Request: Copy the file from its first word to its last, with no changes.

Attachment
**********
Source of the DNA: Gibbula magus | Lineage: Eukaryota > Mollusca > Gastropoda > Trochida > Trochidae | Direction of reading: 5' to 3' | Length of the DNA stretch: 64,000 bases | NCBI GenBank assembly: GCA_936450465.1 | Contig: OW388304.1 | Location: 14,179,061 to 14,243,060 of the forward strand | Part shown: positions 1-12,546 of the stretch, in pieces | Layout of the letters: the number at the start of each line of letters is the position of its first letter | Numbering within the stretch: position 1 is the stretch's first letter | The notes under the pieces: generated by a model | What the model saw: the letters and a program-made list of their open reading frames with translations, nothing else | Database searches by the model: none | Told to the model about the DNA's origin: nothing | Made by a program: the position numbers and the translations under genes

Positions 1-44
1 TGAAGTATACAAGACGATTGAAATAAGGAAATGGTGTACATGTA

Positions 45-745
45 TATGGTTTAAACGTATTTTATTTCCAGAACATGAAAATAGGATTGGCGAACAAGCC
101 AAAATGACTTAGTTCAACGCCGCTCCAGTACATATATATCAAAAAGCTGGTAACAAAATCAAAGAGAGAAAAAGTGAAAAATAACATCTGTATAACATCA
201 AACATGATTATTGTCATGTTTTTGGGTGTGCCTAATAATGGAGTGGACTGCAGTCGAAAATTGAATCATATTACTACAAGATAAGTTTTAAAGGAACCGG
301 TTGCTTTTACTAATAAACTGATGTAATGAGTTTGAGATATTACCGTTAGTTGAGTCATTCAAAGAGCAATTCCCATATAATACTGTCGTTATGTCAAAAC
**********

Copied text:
Source of the DNA: Gibbula magus | Lineage: Eukaryota > Mollusca > Gastropoda > Trochida > Trochidae | Direction of reading: 5' to 3' | Length of the DNA stretch: 64,000 bases | NCBI GenBank assembly: GCA_936450465.1 | Contig: OW388304.1 | Location: 14,179,061 to 14,243,060 of the forward strand | Part shown: positions 1-12,546 of the stretch, in pieces | Layout of the letters: the number at the start of each line of letters is the position of its first letter | Numbering within the stretch: position 1 is the stretch's first letter | The notes under the pieces: generated by a model | What the model saw: the letters and a program-made list of their open reading frames with translations, nothing else | Database searches by the model: none | Told to the model about the DNA's origin: nothing | Made by a program: the position numbers and the translations under genes

Positions 1-44
1 TGAAGTATACAAGACGATTGAAATAAGGAAATGGTGTACATGTA

Positions 45-745
45 TATGGTTTAAACGTATTTTATTTCCAGAACATGAAAATAGGATTGGCGAACAAGCC
101 AAAATGACTTAGTTCAACGCCGCTCCAGTACATATATATCAAAAAGCTGGTAACAAAATCAAAGAGAGAAAAAGTGAAAAATAACATCTGTATAACATCA
201 AACATGATTATTGTCATGTTTTTGGGTGTGCCTAATAATGGAGTGGACTGCAGTCGAAAATTGAATCATATTACTACAAGATAAGTTTTAAAGGAACCGG
301 TTGCTTTTACTAATAAACTGATGTAATGAGTTTGAGATATTACCGTTAGTTGAGTCATTCAAAGAGCAATTCCCATATAATACTGTCGTTATGTCAAAAC